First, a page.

SADD clicks into Safe Driving Week


Credit: Jane Tardif

Students run into the car as fast as they can during the “Click-It” challenge. The “Click-It” challenge was part of SADD’s Safe Driving Week, which was held during the first week of May.

Jane Tardif and Elyssa Grillo

The Students Against Destructive Decisions (SADD) Club held their annual Safe Driving Week throughout the week of May 1. During the week, SADD club leaders organized a few events during lunches to get more people to learn about safe driving and participate in safe driving activities.

SADD is a nationwide club which originated at Wayland High School in 1981 after a devastating car accident that killed two Wayland hockey players. Now, the club has become a large part of the Wayland community and has been integrated into other schools across the country. The activities of Safe Driving Week at WHS included signing a poster to encourage safe driving, a “Click-It” challenge and a drunk goggles challenge.

“Safe Driving Week was created to promote and bring awareness to making smart decisions on the road,” junior SADD leader Lilly O’Driscoll said.

O’Driscoll was appointed as a new leader this past April. She and a few of her fellow club leaders monitored each activity and informed participants about the benefits of staying safe while behind the wheel.

To kick off Safe Driving Week, the SADD leaders and members made multiple posters around the school to encourage safe driving, featuring phrases such as “I pledge to keep the roads safe.” All students were encouraged to sign a poster as a promise to keep the roads safe by not driving while drunk.

The second activity of Safe Driving Week was the “Click-It” challenge, which was open to students during all three lunch blocks on Wednesday, May 3. During this challenge, teams raced into a car and attempted to buckle their seat belts as fast as they could. The team with the fastest time would win.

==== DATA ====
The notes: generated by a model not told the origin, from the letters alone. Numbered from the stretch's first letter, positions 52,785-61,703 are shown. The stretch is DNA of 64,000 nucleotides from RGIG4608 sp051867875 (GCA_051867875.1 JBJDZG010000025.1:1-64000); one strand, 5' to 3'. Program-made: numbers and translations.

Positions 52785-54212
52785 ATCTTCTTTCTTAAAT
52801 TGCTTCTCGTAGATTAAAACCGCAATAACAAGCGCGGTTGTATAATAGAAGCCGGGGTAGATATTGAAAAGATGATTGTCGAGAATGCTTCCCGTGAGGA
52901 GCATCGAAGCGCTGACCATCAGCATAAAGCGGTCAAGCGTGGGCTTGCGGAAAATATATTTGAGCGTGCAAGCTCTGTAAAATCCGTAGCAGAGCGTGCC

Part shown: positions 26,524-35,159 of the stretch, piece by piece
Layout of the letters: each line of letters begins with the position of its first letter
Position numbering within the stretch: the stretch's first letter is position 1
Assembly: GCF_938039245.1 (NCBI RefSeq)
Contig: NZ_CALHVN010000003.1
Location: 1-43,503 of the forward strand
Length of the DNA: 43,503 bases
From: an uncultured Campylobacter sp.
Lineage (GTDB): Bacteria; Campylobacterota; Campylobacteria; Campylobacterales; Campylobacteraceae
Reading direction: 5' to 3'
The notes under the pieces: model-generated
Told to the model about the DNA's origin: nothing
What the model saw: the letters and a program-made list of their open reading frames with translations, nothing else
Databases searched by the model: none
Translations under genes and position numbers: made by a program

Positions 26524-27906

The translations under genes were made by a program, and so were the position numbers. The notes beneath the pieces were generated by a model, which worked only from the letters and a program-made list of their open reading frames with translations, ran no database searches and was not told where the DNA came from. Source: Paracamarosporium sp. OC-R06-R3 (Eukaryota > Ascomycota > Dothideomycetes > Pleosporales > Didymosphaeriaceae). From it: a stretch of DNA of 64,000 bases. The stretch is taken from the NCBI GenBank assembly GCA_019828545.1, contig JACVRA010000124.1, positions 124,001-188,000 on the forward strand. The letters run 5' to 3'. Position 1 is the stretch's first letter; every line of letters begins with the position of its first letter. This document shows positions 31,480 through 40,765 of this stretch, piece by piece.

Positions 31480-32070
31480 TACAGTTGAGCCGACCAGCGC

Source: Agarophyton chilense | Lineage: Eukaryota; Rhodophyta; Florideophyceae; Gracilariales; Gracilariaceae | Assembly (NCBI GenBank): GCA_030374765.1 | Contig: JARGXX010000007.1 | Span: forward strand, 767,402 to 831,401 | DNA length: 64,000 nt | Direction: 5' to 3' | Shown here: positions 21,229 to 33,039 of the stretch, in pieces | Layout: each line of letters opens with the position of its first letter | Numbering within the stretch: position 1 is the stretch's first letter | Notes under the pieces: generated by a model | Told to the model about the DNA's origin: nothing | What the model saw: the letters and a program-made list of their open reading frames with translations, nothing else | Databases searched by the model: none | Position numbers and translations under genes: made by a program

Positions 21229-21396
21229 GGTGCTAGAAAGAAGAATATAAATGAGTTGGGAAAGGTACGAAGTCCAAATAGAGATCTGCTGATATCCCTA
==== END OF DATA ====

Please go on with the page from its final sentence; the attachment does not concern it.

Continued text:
“I did the challenge to support and connect with fellow SADD members and to try and see if my group and I could get a good time,” sophomore Jillian Mele said.

The last activity of Safe Driving Week was a drunk goggles simulator, coordinated by Wayland Police Youth Officer Shane Bowles and the SADD leaders. The leaders purchased goggles for this activity that distorted a person’s vision as if they were intoxicated. Students were instructed to walk in a straight line with their arms at their sides while counting nine steps, then pivoting around and doing the same thing on the way back. This is the same test that a police officer conducts when they pull over a supected drunk driver.

“I expected the activity to be easy, but it turned out to be pretty hard,” senior Jake Zocco said.

Sophomore Schuyler Kilmon attempts the drunk goggles challenge. Kilmon, along with several others, failed the test. (Credit: Jane Tardif)

Zocco described his vision as going completely cloudy the second he put the goggles on. Once a participant finished the challenge, Bowles announced whether they would have theoretically passed or failed the test. Most of the students who participated in the test failed.

“Taking this test with drunk goggles on definitely will prevent me from making unsafe decisions in the future and gave me a good perspective of what being in that state of mind feels like,” freshman Sofia DiCarlo said.

For students like DiCarlo, the test was very effective in giving an important warning and understanding of how drinking can impair normal functions. All activities were free for Wayland High School students and the club did not earn any money for their time and effort in organizing the challenges.

“If we charge money, not all students would be able to participate,” junior leader Giovanni Sebastianelli said. “We would rather kids learn to be safe on the roads than make a profit.”